Adapting to life on three legs, the story of Buba
Teresa Martins looks at how owners can help their cats adapt to disability and the loss of a limb
Sleeping on a chair was Buba's most frequent (in)activity following the amputation of his left hind leg
Pet cats can sometimes find themselves having to adapt to life on three legs. The loss of a limb can affect normal feline behaviour and activity. Although cats usually find a way to adapt and live a happy life, the adaptation process can be aggravated by the distress of the incident or illness which resulted in amputation.
Buba was a neutered male six-year old, extrovert and friendly domestic shorthair who lost his left hind limb in a motorbike accident. His story illustrates the process of adaptation pet cats must go through. After surgery a three-legged cat will find out that for some mysterious reason it is no longer able to perform some tasks it could easily do before. Frustration and anxiety can make the cat feel unsettled and can in some cases lead to distress and altered behaviour.
Facing up to life with three legs
Buba's adaptation to life on three legs was not easy. He became depressed and inactive. He stopped playing, gave up grooming, stopped cleaning himself after using the litter tray and also stopped purring. Perhaps because he felt frustrated, Buba compulsively engaged in a behaviour that still gave him pleasure and caused him no pain: eating.
During the first days after hospitalisation, Buba was unsettled, not least because he needed to wear a collar to prevent him damaging the wound. Initially, Buba also became more introverted and aloof, wary of strangers as he had never been before the accident. However, his extrovert character won the day and over time he gradually lost his fear of strangers.
Physical adaptation may be complicated by hallucinosis (phantom limb). The cat will feel that it can still rely on the missing leg and it may take longer for the cat to find alternative ways of performing tasks that involve the amputated leg. Four years after the accident, Buba still tries to scratch his left ear with his missing leg. Observation of Buba suggested that phantom pain may be a problem in cats, as in humans. Several months after the surgery, when healing was completed, Buba was uncomfortable with his stump being touched. During vaccination, he was extremely reactive when he was injected in his left hindquarters, near the stump. However, this sensation eventually seemed to subside and he could tolerate being touched on the stump.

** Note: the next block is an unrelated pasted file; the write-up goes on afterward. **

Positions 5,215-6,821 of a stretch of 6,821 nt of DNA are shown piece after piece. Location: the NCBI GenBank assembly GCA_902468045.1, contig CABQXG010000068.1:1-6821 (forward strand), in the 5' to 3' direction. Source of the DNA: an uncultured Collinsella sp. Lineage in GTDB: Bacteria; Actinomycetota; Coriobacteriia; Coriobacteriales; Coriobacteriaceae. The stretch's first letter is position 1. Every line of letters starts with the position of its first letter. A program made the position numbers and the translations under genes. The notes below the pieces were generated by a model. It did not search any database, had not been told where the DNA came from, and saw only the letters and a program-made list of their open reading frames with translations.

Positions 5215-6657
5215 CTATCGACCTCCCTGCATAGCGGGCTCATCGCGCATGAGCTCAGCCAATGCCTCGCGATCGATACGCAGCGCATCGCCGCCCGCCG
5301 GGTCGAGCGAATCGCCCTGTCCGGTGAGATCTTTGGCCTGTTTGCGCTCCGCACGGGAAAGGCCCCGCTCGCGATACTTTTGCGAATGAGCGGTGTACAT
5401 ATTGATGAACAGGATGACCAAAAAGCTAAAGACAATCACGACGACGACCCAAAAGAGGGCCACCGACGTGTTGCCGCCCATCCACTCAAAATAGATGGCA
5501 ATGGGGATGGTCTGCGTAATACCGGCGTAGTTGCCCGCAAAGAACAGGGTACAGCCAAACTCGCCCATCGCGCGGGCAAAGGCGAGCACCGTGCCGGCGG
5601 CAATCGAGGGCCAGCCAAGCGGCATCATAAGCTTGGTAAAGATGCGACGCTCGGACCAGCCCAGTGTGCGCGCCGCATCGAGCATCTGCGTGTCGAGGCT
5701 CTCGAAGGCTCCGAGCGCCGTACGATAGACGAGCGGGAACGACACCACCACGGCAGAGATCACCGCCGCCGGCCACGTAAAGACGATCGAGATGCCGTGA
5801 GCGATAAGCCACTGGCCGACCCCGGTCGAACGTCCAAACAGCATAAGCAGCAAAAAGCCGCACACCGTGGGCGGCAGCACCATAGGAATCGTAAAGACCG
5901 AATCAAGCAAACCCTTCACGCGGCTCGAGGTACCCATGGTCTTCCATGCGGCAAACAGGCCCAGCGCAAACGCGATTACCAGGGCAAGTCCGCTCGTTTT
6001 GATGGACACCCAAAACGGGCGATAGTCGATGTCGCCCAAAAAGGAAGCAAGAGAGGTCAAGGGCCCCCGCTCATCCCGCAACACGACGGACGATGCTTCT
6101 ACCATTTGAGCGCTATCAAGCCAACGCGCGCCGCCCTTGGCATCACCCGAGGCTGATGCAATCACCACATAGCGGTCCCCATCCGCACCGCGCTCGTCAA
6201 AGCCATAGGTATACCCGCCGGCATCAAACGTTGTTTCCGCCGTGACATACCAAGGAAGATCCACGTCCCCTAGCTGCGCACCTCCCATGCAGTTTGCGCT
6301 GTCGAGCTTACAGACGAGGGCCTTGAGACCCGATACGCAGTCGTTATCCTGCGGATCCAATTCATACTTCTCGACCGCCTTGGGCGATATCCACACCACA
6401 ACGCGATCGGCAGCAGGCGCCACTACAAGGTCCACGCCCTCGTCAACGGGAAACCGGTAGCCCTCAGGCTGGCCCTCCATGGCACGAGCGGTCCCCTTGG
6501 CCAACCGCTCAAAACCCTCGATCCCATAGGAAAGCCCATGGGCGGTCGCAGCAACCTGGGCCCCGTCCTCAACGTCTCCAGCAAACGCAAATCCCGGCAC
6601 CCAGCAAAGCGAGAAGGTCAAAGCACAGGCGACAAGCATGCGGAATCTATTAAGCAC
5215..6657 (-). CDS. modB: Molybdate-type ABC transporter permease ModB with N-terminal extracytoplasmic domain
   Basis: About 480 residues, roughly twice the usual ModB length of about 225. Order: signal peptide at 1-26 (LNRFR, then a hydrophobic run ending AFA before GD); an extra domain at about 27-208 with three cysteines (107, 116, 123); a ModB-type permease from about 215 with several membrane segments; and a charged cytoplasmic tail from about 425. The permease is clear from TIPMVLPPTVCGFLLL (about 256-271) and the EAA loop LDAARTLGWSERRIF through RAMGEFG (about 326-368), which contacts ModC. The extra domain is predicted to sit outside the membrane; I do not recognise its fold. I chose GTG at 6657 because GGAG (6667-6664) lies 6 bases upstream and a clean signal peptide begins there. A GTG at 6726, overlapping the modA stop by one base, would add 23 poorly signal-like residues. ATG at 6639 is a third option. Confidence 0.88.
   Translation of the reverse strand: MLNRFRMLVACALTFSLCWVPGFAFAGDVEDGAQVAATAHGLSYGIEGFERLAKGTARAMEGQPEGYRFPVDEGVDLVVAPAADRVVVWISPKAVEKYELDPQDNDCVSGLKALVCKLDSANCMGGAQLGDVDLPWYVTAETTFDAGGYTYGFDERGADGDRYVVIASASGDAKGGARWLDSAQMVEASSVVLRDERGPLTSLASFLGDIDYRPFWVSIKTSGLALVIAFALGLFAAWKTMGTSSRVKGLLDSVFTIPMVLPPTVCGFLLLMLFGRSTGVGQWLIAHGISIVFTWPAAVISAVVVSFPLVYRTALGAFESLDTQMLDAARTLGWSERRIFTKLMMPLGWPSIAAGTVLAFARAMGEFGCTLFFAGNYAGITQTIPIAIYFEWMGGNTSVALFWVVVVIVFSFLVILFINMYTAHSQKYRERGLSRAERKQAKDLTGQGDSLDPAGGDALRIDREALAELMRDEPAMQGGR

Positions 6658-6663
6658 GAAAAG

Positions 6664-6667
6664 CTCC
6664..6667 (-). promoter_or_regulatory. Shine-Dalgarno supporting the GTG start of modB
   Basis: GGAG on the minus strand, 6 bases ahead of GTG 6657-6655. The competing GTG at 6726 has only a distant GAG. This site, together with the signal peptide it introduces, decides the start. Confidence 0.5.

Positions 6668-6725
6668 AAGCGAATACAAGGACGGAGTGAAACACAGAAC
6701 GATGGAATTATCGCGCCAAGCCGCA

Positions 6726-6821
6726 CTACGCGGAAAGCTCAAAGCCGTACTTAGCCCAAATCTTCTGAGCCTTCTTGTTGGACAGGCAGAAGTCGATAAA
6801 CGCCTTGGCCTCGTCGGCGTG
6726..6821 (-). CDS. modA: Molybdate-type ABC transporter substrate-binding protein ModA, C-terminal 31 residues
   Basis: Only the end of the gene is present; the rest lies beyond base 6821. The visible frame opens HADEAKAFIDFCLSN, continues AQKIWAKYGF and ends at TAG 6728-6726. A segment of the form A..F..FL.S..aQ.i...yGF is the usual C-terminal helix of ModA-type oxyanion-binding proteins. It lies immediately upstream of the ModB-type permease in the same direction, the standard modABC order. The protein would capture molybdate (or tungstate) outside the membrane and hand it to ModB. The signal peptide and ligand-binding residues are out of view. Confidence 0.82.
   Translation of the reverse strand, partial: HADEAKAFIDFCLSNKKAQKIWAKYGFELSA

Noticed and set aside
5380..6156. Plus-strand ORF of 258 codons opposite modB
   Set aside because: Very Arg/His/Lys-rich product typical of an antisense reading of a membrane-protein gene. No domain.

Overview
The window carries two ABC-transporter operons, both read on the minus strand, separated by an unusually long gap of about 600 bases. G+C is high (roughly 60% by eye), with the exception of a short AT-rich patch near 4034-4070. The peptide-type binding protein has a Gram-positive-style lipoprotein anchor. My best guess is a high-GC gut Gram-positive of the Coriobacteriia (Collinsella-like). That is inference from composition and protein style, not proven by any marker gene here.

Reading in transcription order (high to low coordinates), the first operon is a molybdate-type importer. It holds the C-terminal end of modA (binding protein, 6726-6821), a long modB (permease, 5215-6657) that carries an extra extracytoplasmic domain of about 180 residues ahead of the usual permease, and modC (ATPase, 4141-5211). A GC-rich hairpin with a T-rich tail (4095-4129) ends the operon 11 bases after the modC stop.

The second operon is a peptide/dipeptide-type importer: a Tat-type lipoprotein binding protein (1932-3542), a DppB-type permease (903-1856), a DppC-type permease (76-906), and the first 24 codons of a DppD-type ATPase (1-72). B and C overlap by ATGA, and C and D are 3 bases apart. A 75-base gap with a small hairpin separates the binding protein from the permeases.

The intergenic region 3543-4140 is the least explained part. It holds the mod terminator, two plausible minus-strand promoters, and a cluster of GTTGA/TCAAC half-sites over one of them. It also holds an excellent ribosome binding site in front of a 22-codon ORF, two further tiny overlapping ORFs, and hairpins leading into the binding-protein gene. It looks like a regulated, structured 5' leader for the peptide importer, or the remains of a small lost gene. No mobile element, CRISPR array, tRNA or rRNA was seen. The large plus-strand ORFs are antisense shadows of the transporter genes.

The role of the owner
Even though a cat's adaptation to a life on three legs will depend in part on their personality, it is clear this can be a difficult period for the cat. The pain and fear associated with many of the situations leading to limb loss can traumatise and distress the cat as well as adapting to their new limitations. It is important for owners to help their cats to cope with this new situation.
Buba faced a number of practical problems following the amputation. Jumping on to favourite furniture was difficult and he was inclined to give up. To aid him, furniture was rearranged enabling Buba to move from one piece to another, and gain easy access to favoured places. As his confidence and ability increased, so the furniture was moved apart until eventually it was returned to its normal location and Buba was able to go wherever he wanted.
Similarly, to enable him to get up on the bed, a step was provided at the side. As his confidence and muscle tone improved he was able to pull himself up and gained more freedom.
The litter tray was another problem. Despite the removal of its cover and the provision of a step, Buba was reluctant to use it. Buba was helped into the tray each time and initially helped to cover and dig which enabled him to gradually relearn the habit and adjust to his new situation. Cleaning himself after using the tray was also initially difficult and he needed to be cleaned when he would not clean himself. However, as his balance and skills improved and when he no longer fell over while trying to turn around to wash, normal grooming and cleaning habits were re-established.
Buba's compulsion to over-eat was overcome by distracting him with play when he started to search of food. Soon his natural desire to play, along with steady adaptation to life on three legs, overwhelmed his compulsion to eat. A three-legged cat's body weight should be controlled, as becoming overweight can exacerbate difficulties in them adapting to life. It may be useful to use low-calorie foods, especially as the cat will be less active (at least initially), and especially if they start to over-eat.
In summary, the owner has a critical role during the adaptation of cats to a life on three legs. Some cats adapt quicker than others, but especially when the process falters, a caring owner can help the cat adapt, help motivate them, and help them re-learn or develop new skills. Thoughtful adjustments will help accelerate the process of adaptation to enable the cat to have a full and enjoyable life.